First Drive: Hyundai i30 Fastback
A stylish coupé-like saloon extends the i30’s appeal, reckons Craig Thomas.
SECTOR Lower Medium PRICE £20,090-£24,940 FUEL 49.6-54.3mpg CO2 120-134g/km
Saloon sales have taken an SUV-shaped battering in the last decade, so carmakers have come up with the ruse of reinventing them as sportier, coupé-like cars in order to persuade us to buy them. The likes of the Mercedes-Benz CLS, Audi A5 and BMW 4 Series have therefore arguably kept saloons relevant in the company car market.
Most of these cars are traditionally sized executive saloons, but Hyundai is bucking the trend in a number of ways with its new i30 Fastback. Yes, there’s the Mercedes-Benz CLA, but this new car is the first C-segment coupé-like saloon in the mainstream market.
It’s a brave move: Hyundai is forecasting 600 will come to the UK in its first year, but admits that’s probably a conservative projection. It certainly won’t be a common sight on our roads, but it will be a welcome one, because the manufacturer has done a good job of translating the latest generation of its hatchback into a new bodystyle. The car is an elongated version of the hatch, an extra 115mm, but a reduction in the roof height of 25mm, to accommodate the gran turismo styling. The roof slopes gently towards the rear, leaving a solid C-pillar that helps give it some substance. Elsewhere, there are a few minor tweaks to the hatchback’s design, including a new ‘cascading’ grille and lower air intakes.
The good work Hyundai has done in improving its cabins recently continues in the i30 Fastback, with a solid build quality and decent materials, to create an ambience of functional elegance. The blue backlighting is perhaps starting to feel a tad passé, but the technology offering is still bang up to date, thanks to the likes of Android Auto and Apple CarPlay.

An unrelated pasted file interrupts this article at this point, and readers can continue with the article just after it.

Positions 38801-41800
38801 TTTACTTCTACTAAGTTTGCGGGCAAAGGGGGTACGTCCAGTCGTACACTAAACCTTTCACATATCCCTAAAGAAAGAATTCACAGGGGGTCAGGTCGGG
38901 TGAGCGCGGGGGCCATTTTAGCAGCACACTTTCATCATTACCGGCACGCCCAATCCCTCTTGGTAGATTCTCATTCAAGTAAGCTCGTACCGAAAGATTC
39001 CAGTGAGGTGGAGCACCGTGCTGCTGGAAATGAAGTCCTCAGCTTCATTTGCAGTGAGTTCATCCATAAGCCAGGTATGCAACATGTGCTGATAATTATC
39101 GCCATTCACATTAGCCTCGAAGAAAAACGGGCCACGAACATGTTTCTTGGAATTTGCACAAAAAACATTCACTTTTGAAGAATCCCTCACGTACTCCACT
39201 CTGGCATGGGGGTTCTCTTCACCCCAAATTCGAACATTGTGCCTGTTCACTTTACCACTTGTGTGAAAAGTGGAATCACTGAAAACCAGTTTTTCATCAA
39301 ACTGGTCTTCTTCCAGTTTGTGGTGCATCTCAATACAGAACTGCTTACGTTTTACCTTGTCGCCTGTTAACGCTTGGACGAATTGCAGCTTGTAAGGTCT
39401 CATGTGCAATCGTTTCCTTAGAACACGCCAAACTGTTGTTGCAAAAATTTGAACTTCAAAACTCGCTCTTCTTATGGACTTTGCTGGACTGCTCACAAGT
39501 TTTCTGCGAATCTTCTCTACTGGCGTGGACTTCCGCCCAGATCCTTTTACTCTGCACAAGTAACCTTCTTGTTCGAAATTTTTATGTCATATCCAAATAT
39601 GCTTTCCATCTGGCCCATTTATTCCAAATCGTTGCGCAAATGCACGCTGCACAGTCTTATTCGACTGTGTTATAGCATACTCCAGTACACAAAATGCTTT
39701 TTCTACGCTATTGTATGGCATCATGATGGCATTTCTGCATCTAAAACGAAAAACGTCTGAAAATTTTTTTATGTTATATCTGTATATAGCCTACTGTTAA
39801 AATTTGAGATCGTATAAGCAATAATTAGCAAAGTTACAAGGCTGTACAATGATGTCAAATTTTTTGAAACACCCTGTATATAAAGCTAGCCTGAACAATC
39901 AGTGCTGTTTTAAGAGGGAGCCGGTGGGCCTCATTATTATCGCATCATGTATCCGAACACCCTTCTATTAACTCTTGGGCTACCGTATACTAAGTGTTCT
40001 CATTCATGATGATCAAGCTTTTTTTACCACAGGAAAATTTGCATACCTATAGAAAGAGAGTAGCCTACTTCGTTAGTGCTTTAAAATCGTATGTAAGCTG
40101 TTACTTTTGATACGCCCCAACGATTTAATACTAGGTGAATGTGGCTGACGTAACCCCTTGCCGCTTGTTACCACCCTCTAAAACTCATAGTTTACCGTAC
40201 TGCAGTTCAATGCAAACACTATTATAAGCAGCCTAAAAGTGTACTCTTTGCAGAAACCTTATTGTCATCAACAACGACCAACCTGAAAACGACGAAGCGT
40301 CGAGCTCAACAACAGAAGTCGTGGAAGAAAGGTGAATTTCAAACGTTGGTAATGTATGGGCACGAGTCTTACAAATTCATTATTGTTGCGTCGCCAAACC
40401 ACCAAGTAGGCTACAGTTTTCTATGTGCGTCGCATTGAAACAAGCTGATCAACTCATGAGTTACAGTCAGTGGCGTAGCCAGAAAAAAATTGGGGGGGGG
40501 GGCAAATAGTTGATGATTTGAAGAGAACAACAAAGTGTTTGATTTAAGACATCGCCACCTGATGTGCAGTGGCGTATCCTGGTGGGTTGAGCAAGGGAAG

It also feels relatively spacious. The rear is roomy enough for six-footers, but that sloping roof might mean anyone taller may have to hunker down a little: thankfully, there’s enough legroom to ensure that’s possible. There’s also a 450-litre boot with a hatch-like aperture that offers lots of space: the high lip of the boot might make it tricky to load heavy objects, but other than that it’s fine.
At launch, there are just two petrol engine options (an all-new 1.6-litre diesel is set to arrive later this year). The overwhelmingly popular choice will be a 1.0 T-GDi turbocharged three-cylinder unit producing 118bhp. It feels peppier than the 11.5-second 0-62mph suggests, especially from a standing start, and the lightness of the engine certainly helps with the car’s dynamics, making it feel nicely balanced in the corners. The official 54.3mpg is likely to be as attainable as the fuel economy figures of every other three-pot on the market, but it’s definitely the engine best suited to the car.
The 1.4 T-GDi, which is available mated to a six-speed manual or seven-speed dual-clutch automatic, in comparison, feels a little sluggish, despite its extra 20bhp. The additional weight of the engine (especially with the auto ’box) also makes the i30 Fastback appreciably less engaging to drive.
What we think
A niche car without a diesel option, but the i30 Fastback is keenly priced, performs well and is stylish. Worth a look if you’re after something different.